Combat Paper Workshop re-purposes memories
Drew Cameron knew about paper-making as a boy, but it wasn’t until he returned from a nine-month deployment as a field artillery soldier in Iraq in 2004 that he rediscovered the process that would become a new media of self-expression, self-exploration and fun.
“I tried to keep down the expressive side and approach (pulping my uniform) technically,” Cameron said. “It changed when people started asking about it.”
Cameron’s process of paper-making is a little unique — a veteran’s uniform, not wood, is the source material of the pulp.
Cameron said he couldn’t be a craftsman with his “head buried” in his work and began to reflect on the process. A decade later, he focuses on every aspect: the material used, its size, the water it’s pulped in and the location.
The process isn’t set in stone.
“I want (others) to figure it out for themselves,” Cameron said. “Whenever someone brings their own ownership, that’s really important. I learn from that — from them.”
This inspired Cameron to come up with the Combat Paper Workshop, an event which has since been held in 29 states and six counties. The Houston Printing Museum hosted the Combat Paper Workshop on Feb. 13 and 14.
Cameron demonstrates the paper-making process to participants and encourages them to help each other. Cameron said someone becomes a paper-making “master” when they teach and encourage each other.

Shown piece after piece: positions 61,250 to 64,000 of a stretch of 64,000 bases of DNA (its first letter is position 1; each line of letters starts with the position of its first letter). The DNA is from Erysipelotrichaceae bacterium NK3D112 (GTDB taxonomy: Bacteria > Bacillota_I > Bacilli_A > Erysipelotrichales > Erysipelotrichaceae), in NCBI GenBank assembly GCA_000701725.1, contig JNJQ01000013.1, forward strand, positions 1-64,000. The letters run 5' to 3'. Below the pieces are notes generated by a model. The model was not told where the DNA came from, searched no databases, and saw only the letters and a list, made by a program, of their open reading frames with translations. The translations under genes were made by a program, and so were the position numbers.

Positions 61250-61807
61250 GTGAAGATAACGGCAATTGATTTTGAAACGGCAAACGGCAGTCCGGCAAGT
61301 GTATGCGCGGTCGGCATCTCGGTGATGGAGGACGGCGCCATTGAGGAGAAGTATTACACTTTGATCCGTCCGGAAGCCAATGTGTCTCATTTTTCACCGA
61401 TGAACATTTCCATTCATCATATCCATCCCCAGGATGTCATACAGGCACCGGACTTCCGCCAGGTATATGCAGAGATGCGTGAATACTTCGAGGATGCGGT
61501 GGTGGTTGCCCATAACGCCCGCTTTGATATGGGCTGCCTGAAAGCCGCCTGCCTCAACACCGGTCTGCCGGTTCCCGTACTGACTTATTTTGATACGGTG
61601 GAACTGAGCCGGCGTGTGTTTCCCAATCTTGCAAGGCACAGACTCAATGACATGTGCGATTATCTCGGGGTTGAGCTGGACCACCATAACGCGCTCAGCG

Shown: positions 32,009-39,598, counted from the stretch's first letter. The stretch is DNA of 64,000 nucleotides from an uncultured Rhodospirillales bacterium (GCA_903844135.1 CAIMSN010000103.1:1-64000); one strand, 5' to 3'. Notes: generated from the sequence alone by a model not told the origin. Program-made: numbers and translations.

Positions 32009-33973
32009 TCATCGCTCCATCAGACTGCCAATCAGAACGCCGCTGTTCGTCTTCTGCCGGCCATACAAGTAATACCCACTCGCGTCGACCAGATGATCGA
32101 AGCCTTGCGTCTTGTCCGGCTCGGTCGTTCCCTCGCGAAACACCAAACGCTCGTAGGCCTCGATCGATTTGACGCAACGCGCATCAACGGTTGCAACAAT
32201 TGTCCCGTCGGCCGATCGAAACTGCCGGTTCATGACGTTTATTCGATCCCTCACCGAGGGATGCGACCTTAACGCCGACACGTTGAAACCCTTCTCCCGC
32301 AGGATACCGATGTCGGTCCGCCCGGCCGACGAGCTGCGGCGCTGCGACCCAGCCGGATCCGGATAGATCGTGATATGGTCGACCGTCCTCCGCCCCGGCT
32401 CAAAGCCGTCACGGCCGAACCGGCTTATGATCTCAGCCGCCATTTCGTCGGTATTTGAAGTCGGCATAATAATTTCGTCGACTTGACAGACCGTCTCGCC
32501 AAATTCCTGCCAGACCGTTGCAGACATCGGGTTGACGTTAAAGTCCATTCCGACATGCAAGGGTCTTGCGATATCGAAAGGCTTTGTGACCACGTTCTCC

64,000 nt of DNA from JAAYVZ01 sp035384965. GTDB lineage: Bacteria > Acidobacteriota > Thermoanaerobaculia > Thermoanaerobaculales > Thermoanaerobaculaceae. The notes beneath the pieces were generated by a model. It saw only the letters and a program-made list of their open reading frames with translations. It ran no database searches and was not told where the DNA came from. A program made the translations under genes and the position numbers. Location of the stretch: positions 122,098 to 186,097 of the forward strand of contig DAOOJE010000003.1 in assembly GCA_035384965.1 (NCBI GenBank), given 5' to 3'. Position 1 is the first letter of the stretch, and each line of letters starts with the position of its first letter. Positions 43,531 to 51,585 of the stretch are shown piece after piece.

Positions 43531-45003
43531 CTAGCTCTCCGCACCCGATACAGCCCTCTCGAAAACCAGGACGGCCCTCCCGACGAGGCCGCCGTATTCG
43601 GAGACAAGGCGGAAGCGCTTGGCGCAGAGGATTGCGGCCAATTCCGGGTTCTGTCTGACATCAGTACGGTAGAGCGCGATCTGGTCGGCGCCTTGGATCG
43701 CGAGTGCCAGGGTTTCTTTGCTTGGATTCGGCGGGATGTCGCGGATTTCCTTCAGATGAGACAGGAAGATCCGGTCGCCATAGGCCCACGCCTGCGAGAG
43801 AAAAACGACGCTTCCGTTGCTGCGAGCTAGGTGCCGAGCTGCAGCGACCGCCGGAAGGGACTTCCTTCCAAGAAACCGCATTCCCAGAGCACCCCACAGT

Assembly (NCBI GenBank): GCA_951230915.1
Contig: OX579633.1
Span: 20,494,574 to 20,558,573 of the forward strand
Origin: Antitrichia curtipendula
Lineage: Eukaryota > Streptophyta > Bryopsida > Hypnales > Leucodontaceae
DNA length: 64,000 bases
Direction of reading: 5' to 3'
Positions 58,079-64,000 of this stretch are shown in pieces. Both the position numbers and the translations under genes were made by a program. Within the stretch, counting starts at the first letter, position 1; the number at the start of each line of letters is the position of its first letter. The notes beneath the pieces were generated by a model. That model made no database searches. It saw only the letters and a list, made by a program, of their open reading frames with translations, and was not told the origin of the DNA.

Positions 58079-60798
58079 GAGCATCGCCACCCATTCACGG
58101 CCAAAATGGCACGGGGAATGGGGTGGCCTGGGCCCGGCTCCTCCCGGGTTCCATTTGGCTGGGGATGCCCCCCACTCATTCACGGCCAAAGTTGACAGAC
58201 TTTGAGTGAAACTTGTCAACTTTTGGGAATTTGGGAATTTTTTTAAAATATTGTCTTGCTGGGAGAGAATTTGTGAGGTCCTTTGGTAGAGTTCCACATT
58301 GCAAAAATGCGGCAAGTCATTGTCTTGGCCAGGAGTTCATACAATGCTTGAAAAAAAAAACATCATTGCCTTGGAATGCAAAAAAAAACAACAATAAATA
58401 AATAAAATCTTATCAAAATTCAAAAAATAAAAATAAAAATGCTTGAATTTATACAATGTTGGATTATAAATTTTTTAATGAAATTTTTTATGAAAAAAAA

“That’s what’s great about it,” Cameron said. “I’ve given a simple block of information and people are running with it, having fun.”
Biology sophomore Kayla Fischer said she learned quickly and was able to teach her friends.
“I don’t feel like a master,” Fischer said. “I’m definitely just a beginner that still has a lot to learn.”
Fischer came with friends Sarah Merrit, sociology and political science senior, and Kasey Casis, biology senior. Fischer said she used T-shirts she found lying around and Merrit brought in a T-shirt that belonged to her deceased father.
Both started working on their prints on Feb. 13.
“It was so cool to have pieces that still meant something to me in a different form, and to teach other people,” Merrit said. “That was probably my favorite part.”
Casis said she joined in out of curiosity.
“I got a lot out of the 30 minutes,” Casis said.
While Casis gets 30 minutes, Cameron has dedicated his life to paper-making. He said he can’t count the number of workshops he’s done in the last year, but estimates close to 20.
Cameron even spends special occasions paper-making; his birthday is Feb. 14.
“It was a timing thing, in order to be here when this exhibition is open,” Cameron said. “If I were not here, I would be making paper at my studio.”
Cameron said he doesn’t see himself stopping.
“The greatest thing an artist can ask for is that their work is relevant to someone else,” Cameron said. “That’s why I keep doing it.”
For more information about Cameron and the Combat Paper Workshop, visit combatpaper.org/index.html.